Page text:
“Good communication tops most people’s lists of important workplace skills. Though business offices, retail establishments and shop floors are relying more and more on complex electronic equipment, not all of the information employees need is found on-line and in databases. Effective person-to-person communication is more important than ever as teams ‘form and storm,’ management becomes more egalitarian, and employees learn to work cross-functionally.”
“One of the most important person-to-person communication skills is the ability to give and receive feedback effectively. It is also one of the most challenging. No amount of sophisticated technology can diminish the anxiety supervisors, team leaders and team members can feel when faced with a feedback session.”
“The good news is that feedback doesn’t have to be painful. By learning proven techniques, you can develop your feedback skills. With practice, you’ll be able to turn feedback session into tools that can help you and your coworkers improve your job performance and meet important goals.”
Giving Feedback Examples
- Be objective and accurate
- Provide specific, detailed examples about the employee's behavior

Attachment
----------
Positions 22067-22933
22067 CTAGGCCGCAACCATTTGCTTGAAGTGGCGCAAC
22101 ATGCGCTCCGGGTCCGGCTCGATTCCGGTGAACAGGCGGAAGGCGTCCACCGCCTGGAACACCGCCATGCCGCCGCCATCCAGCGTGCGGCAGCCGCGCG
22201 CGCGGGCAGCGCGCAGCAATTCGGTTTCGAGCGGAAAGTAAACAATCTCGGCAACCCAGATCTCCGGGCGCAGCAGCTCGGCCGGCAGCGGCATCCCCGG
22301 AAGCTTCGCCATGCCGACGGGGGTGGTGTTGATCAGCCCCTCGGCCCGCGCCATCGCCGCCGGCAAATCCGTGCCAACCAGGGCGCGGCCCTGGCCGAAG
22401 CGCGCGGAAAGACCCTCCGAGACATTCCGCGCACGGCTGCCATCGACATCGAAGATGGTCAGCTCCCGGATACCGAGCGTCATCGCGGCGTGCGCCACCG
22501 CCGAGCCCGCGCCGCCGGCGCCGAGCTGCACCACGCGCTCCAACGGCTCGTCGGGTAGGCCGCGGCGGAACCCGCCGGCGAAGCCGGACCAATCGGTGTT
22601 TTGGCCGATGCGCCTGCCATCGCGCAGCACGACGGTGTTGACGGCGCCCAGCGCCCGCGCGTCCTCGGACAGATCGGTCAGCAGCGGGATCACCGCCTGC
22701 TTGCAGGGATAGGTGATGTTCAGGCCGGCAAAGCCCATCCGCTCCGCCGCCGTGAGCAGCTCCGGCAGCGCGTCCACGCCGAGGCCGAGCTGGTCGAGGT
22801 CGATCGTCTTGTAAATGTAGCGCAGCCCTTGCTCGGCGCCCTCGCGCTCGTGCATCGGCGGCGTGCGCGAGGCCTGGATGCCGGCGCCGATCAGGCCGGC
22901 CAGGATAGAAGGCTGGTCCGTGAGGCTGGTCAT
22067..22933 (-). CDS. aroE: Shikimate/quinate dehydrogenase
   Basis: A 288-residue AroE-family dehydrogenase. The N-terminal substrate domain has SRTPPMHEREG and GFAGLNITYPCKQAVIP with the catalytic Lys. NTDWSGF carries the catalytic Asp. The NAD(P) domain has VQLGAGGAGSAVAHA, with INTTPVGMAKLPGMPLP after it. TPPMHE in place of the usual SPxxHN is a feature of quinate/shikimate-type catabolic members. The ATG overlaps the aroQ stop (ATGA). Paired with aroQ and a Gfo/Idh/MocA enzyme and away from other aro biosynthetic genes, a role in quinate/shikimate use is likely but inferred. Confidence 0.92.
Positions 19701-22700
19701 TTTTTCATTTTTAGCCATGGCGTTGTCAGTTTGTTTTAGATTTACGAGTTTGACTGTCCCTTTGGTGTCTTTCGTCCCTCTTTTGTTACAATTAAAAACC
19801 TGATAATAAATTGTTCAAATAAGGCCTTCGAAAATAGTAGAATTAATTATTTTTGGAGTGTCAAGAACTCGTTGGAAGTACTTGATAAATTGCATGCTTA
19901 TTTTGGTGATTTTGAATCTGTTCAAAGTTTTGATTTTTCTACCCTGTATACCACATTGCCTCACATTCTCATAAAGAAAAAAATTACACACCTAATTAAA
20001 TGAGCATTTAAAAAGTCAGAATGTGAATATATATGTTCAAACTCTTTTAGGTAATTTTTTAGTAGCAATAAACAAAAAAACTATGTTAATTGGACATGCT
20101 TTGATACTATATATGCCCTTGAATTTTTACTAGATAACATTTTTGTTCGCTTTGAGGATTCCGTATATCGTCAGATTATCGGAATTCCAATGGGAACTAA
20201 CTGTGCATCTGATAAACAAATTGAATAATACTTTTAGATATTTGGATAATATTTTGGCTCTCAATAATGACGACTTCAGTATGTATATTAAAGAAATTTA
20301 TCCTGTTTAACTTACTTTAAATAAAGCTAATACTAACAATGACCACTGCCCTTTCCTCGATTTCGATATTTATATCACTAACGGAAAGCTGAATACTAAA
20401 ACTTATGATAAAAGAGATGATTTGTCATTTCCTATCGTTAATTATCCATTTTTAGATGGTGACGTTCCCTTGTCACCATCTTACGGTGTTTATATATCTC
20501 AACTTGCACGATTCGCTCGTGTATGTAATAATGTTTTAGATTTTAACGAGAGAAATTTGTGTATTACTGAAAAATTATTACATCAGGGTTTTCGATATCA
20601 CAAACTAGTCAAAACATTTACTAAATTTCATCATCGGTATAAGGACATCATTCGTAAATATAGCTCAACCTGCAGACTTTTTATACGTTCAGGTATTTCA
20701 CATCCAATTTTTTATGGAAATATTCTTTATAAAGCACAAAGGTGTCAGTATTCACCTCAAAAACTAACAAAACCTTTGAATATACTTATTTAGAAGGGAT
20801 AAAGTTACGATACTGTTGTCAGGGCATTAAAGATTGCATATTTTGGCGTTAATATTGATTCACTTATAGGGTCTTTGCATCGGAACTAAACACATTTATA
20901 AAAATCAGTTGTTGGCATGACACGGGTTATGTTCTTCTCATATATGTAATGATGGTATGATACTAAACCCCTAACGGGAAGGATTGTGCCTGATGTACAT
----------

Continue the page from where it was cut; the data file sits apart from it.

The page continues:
- Explain how behavior affected the work group and achievement of goal
- Give feedback in a style that matches the receiving employee's style
- Words that display emotion
- Vague comments
- Stating observations in a manner that will be viewed as critical or destructive by the employee
- Saying nothing; it can be misinterpreted
- "Your quick response in making these repairs ourselves, saved both down-time and money."
- "You have missed the last two project deadlines."
- "At the last 3 committee meetings, you have not given an update on your project."
- "On February 3rd, 6th and 10th, you were late arriving to work."
- "Lack of proofreading leads to doing work over again and undermines our professional image when items with errors are distributed."
- "I've noticed that whenever someone brings up a new idea, you immediately tell them it won't work. That inhibits others in your team to express ideas that may help us work more efficiently."
- "You do a good job."
- "You never meet deadlines."
- "You're never prepared for meetings."
- "You're always late in the morning."
- "With your lack of ability, I can't imagine you ever being successful in this line of work."
- "You have a lousy attitude."
Poertner, Shirley and Karen Masetti Miller. The Art of Giving and Receiving Feedback.
West Des Moines: American Media Publishing, 1996.